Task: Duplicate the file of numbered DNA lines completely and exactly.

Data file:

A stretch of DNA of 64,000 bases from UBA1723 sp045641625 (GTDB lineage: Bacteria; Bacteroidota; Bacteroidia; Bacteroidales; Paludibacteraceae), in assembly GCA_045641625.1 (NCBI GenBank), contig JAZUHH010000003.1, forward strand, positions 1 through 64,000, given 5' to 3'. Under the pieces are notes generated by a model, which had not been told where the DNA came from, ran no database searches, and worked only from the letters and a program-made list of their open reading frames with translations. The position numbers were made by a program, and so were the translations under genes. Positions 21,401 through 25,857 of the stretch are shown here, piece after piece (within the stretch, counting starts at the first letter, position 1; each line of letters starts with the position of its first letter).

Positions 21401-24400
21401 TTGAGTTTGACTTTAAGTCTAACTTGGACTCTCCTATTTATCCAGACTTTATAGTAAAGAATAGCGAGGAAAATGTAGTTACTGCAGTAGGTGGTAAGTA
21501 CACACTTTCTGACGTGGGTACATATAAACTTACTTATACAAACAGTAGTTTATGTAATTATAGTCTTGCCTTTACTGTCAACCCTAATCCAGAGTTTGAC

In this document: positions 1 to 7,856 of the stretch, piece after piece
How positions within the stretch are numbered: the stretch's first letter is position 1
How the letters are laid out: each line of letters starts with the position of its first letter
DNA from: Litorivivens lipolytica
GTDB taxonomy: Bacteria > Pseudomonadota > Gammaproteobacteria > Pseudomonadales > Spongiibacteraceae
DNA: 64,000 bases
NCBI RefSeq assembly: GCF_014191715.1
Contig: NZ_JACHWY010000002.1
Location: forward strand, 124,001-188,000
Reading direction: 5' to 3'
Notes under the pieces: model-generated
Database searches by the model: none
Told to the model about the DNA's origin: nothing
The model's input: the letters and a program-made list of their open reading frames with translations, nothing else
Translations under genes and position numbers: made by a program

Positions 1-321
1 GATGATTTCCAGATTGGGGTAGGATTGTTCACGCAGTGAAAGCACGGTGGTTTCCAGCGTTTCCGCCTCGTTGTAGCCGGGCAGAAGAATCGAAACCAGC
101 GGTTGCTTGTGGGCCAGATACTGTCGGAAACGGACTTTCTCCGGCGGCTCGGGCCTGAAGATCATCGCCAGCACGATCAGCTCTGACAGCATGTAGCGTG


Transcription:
A stretch of DNA of 64,000 bases from UBA1723 sp045641625 (GTDB lineage: Bacteria; Bacteroidota; Bacteroidia; Bacteroidales; Paludibacteraceae), in assembly GCA_045641625.1 (NCBI GenBank), contig JAZUHH010000003.1, forward strand, positions 1 through 64,000, given 5' to 3'. Under the pieces are notes generated by a model, which had not been told where the DNA came from, ran no database searches, and worked only from the letters and a program-made list of their open reading frames with translations. The position numbers were made by a program, and so were the translations under genes. Positions 21,401 through 25,857 of the stretch are shown here, piece after piece (within the stretch, counting starts at the first letter, position 1; each line of letters starts with the position of its first letter).

Positions 21401-24400
21401 TTGAGTTTGACTTTAAGTCTAACTTGGACTCTCCTATTTATCCAGACTTTATAGTAAAGAATAGCGAGGAAAATGTAGTTACTGCAGTAGGTGGTAAGTA
21501 CACACTTTCTGACGTGGGTACATATAAACTTACTTATACAAACAGTAGTTTATGTAATTATAGTCTTGCCTTTACTGTCAACCCTAATCCAGAGTTTGAC

In this document: positions 1 to 7,856 of the stretch, piece after piece
How positions within the stretch are numbered: the stretch's first letter is position 1
How the letters are laid out: each line of letters starts with the position of its first letter
DNA from: Litorivivens lipolytica
GTDB taxonomy: Bacteria > Pseudomonadota > Gammaproteobacteria > Pseudomonadales > Spongiibacteraceae
DNA: 64,000 bases
NCBI RefSeq assembly: GCF_014191715.1
Contig: NZ_JACHWY010000002.1
Location: forward strand, 124,001-188,000
Reading direction: 5' to 3'
Notes under the pieces: model-generated
Database searches by the model: none
Told to the model about the DNA's origin: nothing
The model's input: the letters and a program-made list of their open reading frames with translations, nothing else
Translations under genes and position numbers: made by a program

Positions 1-321
1 GATGATTTCCAGATTGGGGTAGGATTGTTCACGCAGTGAAAGCACGGTGGTTTCCAGCGTTTCCGCCTCGTTGTAGCCGGGCAGAAGAATCGAAACCAGC
101 GGTTGCTTGTGGGCCAGATACTGTCGGAAACGGACTTTCTCCGGCGGCTCGGGCCTGAAGATCATCGCCAGCACGATCAGCTCTGACAGCATGTAGCGTG